The IIHS gives the XTS its 'Superior' rating for frontal crash prevention, with a Driver Awareness Package that adds Lane Departure Warning, Forward Collision Alert, as well as a Safety Alert Seat that vibrates on one side or another to 'point' out potential dangers; there's also an excellent adaptive cruise control, Automatic Collision Preparation, and Front and Rear Automatic Braking that can bring you to a full stop when moving at 20 mph or less (or reduce the severity of an impact at higher speeds).
“There's an extensive list of available active-safety features; and a new, stronger structure contributes to crash-test ratings that are better than those of any other affordable mid-size sedan.”
It's definitely a little give-and-take for the 2014 Honda Accord Coupe and Sedan, if you look carefully at the safety ratings; but distilling it all down next to the ratings of other mid-size models, the Accord looks like one of the safest picks. The Accord Coupe gets five-star ratings in all the federal categories, while the Sedan earns four stars for frontal impact; meanwhile, the Accord Sedan gets the top 'good' rating from the IIHS in the tough small overlap frontal test and the Accord Coupe earns a lower 'acceptable' rating in that category. Both models meet the IIHS standards for 'Basic' frontal crash protection, which you can get by adding this model's active-safety package—Forward Collision Warning, Lane Departure Warning, and Adaptive Cruise Control. Additionally, there's a cool LaneWatch Blind Spot Display that we find very useful in city driving.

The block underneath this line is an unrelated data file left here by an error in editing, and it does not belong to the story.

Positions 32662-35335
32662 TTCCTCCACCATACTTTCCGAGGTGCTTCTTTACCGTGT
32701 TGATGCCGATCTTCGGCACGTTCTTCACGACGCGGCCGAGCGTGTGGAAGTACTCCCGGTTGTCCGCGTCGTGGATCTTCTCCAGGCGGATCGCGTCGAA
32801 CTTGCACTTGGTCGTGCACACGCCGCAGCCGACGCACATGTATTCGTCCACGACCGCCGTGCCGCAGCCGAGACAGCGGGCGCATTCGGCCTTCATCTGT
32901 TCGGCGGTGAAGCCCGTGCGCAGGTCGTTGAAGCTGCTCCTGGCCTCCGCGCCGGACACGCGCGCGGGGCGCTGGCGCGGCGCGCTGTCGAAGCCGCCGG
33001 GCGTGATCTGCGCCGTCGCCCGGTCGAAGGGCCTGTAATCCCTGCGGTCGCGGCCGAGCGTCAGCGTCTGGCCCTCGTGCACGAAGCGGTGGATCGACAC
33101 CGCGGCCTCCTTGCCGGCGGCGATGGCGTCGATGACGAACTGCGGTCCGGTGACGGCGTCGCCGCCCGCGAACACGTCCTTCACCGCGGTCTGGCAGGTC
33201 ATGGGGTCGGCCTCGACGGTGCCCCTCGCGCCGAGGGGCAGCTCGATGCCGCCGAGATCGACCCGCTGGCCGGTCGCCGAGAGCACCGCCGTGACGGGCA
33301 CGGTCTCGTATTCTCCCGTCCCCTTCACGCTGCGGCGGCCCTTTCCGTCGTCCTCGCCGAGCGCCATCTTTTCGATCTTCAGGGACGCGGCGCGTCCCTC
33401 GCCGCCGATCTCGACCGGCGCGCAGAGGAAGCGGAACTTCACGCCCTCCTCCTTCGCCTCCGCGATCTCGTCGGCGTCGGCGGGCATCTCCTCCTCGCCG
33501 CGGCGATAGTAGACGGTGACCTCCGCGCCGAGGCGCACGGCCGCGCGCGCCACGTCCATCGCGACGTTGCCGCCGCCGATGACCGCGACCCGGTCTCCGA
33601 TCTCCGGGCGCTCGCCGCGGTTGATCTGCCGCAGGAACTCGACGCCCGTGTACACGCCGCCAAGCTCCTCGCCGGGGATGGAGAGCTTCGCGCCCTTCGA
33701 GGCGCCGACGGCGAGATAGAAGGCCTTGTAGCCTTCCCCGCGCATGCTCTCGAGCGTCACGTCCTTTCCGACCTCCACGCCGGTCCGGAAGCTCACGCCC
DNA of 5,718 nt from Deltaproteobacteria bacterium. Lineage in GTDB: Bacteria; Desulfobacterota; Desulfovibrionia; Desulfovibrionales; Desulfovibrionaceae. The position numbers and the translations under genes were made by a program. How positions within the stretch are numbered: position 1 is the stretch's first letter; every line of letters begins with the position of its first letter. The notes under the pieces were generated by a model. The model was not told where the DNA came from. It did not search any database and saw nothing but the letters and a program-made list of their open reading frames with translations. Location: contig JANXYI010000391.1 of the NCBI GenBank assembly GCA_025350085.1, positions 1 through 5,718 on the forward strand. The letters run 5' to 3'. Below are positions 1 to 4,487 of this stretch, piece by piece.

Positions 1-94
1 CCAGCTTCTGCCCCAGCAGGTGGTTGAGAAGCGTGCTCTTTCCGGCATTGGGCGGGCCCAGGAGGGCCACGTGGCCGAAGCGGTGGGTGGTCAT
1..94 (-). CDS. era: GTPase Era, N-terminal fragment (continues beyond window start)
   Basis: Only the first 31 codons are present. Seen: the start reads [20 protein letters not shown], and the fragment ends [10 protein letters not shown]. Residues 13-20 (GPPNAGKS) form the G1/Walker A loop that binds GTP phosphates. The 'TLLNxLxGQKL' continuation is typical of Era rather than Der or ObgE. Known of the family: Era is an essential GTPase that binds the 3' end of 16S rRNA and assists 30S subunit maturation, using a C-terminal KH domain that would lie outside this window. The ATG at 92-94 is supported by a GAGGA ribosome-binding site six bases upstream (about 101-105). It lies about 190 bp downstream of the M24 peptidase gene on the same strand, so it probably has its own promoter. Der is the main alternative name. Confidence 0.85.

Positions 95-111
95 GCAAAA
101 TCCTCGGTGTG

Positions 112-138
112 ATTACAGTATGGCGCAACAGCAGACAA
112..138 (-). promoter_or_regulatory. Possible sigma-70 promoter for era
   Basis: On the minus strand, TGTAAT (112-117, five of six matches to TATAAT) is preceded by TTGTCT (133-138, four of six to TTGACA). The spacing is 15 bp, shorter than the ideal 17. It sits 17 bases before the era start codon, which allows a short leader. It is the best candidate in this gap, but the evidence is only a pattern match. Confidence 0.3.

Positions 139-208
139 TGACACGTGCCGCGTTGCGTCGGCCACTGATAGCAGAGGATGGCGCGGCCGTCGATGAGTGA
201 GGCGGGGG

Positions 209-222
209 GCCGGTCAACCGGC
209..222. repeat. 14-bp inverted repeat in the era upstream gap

“Top ratings from both U.S. agencies and some standout accident-avoidance technology make the 2014 SRX a safety superstar.”
The sharp-looking, well-equipped 2014 Cadillac SRX doesn't quite manage perfect ratings from the federal government, but it does earn a five-star Overall rating, and in IIHS testing it's earned 'good' ratings for all but small overlap—as well as the 'Superior' rating for frontal crash prevention, with the suite of radar-, camera-, and sensor-based systems including adaptive cruise control, cross-traffic alert, and automatic front and rear braking assist. There's also Cadillac's safety alert seat, which helps nudge warnings through the seat cushion without loud (and potentially distracting) beeps and buzzes.
Honda Civic Hybrid Sedan
“The 2014 Honda Civic is one of the safest compacts you can get; and a standard backup camera leaves it without any significant safety shortcomings.”
The 2014 Honda Civic Sedan doesn't quite have the scores of some of these other vehicles on this list; although it's the top-rated affordable compact carwhen you look at how it fares versus most other models. With its top 'good' ratings from the IIHS—even in small overlap frontal protection—and its mostly five-star results from the federal government, it's a high achiever. And the Hybrid model is the one to get, as that's where you can opt for the available Forward Collision Warning system—which has performed well enough to earn the IIHS 'Basic' evaluation for front crash prevention.